CINCINNATI -- Imagine a group so powerful they could unseat local judges, legalize marijuana, raise taxes and create an urban bike trail in Cincinnati simply by showing up to vote on Nov. 3.
But chances are they won’t.
Hamilton County’s youngest voters are also the least interested, a WCPO analysis of voting records shows.
Millennial voters, ages 18-34, have the second biggest voting bloc behind only baby boomers. They also had the smallest turnout in recent elections.
These millennial voters make up 30.2 percent of the county’s voter registration list (which includes 540,618 active and inactive voters). Yet just over one-fifth of them cast a ballot in the 2014 general election and only 2.7 percent voted in that year’s primary.
And turnout in 2013 was even worse, despite a spirited race for Cincinnati's mayor.
“In the last few elections, voter turnout has been abysmal,” said Tim Burke, chairman of Hamilton County Board of Elections. “We all ought to be very concerned about that.”
In fact, the 2013 general election turnout for voters of all ages was roughly 30 percent, Burke said. This is the lowest turnout in at least 23 years and “may go back even further than that,” he said.
Of particular concern is the seeming lack of interest by the county’s youngest voters. As baby boomers age, their bloc will shrink. Unless millennials start showing up at the polls, voter turnout could stay low or dip even lower.
“The young voters, the millennials, are of a particular concern,” Burke said.
So what does that mean for the 2015 election, and the state and local issues that will pass or fail on Nov. 3?
For the tax levy to support Cincinnati parks, Mayor John Cranley believes the issue has such broad appeal that lackluster millennial turnout will not matter.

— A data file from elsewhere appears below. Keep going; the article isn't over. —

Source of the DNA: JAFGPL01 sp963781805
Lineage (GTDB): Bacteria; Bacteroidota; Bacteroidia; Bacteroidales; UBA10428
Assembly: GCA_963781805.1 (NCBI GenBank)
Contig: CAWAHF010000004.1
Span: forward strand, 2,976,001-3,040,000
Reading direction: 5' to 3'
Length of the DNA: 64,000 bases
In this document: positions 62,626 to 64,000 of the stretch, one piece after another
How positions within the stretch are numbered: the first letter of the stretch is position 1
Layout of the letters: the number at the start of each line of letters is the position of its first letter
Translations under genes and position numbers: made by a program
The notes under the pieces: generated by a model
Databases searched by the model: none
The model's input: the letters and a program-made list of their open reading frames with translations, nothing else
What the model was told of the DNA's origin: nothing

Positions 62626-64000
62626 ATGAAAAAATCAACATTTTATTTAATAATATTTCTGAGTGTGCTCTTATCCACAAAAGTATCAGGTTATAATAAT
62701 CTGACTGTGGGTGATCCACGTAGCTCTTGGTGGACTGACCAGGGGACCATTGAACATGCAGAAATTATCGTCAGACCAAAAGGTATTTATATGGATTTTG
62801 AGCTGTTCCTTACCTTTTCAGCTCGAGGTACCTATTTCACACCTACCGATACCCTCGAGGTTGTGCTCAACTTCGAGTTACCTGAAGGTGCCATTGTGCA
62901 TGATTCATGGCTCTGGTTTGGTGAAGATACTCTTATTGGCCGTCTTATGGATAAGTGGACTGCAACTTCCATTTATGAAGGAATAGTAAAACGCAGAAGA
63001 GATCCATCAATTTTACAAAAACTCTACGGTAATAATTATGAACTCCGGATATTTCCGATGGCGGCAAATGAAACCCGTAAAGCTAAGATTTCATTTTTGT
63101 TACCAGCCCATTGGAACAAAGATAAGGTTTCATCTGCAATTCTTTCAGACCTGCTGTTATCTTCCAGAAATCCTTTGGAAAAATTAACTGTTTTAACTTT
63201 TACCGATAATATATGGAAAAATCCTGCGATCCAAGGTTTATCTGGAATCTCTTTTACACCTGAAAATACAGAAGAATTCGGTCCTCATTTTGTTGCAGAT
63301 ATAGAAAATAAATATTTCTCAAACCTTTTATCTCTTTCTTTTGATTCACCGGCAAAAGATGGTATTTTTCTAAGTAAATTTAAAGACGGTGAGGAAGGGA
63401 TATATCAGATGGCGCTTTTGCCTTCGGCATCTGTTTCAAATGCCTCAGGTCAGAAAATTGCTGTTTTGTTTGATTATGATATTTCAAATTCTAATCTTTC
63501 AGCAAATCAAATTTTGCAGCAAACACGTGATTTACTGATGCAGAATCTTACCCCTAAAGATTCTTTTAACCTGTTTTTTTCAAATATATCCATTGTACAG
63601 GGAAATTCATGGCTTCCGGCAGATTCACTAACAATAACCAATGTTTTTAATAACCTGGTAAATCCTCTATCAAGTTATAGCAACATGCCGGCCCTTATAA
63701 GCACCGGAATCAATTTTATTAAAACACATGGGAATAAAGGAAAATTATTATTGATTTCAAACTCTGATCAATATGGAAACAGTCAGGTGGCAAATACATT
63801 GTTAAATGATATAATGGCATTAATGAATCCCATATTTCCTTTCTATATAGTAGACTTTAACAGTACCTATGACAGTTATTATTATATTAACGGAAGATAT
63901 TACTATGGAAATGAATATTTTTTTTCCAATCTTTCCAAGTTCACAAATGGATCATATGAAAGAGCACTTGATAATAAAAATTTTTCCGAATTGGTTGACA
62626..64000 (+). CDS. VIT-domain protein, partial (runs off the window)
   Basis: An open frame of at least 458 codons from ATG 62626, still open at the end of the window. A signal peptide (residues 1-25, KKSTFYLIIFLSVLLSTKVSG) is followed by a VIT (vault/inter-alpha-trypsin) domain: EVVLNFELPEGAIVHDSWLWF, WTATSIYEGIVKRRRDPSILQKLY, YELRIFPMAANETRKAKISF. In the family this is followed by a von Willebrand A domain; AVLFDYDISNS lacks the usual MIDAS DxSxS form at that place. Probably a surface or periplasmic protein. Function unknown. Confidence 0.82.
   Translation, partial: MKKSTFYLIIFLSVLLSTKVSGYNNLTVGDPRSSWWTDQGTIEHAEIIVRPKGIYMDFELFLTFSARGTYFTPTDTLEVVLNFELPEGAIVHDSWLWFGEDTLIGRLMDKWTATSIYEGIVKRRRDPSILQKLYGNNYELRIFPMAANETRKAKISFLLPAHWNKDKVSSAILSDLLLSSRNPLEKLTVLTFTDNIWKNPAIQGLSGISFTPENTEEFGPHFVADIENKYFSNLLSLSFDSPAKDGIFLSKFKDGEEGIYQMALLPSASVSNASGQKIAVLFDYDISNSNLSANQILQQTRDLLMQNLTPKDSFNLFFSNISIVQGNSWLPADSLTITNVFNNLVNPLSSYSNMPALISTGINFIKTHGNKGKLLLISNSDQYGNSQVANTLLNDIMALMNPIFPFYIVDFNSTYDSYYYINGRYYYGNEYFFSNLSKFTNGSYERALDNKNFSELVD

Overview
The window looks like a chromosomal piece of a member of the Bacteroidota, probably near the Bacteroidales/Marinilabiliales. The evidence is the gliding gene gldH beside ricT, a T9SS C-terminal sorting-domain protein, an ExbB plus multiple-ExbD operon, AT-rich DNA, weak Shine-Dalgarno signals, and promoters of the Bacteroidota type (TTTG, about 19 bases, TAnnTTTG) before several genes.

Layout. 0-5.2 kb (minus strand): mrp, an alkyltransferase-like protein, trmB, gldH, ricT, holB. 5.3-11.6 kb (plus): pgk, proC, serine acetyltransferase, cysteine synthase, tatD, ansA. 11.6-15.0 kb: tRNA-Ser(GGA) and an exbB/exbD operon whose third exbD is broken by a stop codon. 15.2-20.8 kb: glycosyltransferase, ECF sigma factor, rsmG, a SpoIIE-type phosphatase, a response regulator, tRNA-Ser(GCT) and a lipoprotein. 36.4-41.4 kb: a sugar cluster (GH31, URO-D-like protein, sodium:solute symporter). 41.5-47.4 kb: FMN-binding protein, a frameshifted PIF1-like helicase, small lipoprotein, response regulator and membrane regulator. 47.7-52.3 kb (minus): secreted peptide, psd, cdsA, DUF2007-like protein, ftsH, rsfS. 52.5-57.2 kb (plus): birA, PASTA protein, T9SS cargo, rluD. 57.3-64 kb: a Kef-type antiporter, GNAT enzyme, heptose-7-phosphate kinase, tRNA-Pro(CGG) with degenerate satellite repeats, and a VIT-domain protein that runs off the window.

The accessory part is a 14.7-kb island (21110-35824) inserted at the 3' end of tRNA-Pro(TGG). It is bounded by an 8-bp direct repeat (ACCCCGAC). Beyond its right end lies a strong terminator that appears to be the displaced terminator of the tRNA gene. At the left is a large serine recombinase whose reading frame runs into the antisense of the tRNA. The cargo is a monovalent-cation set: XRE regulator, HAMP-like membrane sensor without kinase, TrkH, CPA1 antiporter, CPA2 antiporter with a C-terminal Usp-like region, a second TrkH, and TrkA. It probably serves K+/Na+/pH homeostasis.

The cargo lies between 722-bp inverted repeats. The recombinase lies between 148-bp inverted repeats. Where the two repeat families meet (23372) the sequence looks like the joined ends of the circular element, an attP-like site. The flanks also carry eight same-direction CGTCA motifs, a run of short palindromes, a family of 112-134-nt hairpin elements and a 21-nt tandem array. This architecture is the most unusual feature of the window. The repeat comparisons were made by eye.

“If we weren’t selling apple pie, we never would have done it this year because we know it’s going to be a very conservative, low turnout,” Cranley said. “There’s going to be no young people voting.”
Brad Johnson, chair of College Republicans at the University of Cincinnati, said young people are "definitely not" interested in local politics.
Are they interested in national politics? "They are half interested and half not.”
Cranley remembers having his first political argument with his Republican father when he wanted to vote for Bill Clinton for president in 1992.
“You don’t argue about who the mayor is, you argue about the big national issues," he said. "I think young people are inherently more likely to be drawn to national issues than local issues. Interest in local issues tends to increase as you settle down and focus on your neighborhood and your family."
Although the park issue has widespread support from Democrats and Independents, and while Cranley predicts an easy win, he is still worried about low turnout.
“If this was on the ballot next year we would win 75 to 25 percent, easily,” he said. “Because of the fear of low turnout, we will be running a very aggressive campaign all the way to the finish.”
This young vote is crucial to legalizing marijuana in Ohio, said Ian James, executive director of ResponsibleOhio, who is leading the ballot issue.
While millennials are the most “energized and excited about the issue,” they also need nudging to actually cast their ballots. That’s why he heavily invested in an early voting campaign, social media reminders and Facebook badges.
“If you want marijuana legalization, then you’ve got to vote. If you don’t vote, then all you’re doing is telling me that you like this, but you’re not willing to do anything about it,” James said. “That’s not going to help us legalize marijuana.”
It is a risky move to place any issue on the ballot in an off-year election because so few voters in Hamilton County show up, especially young voters.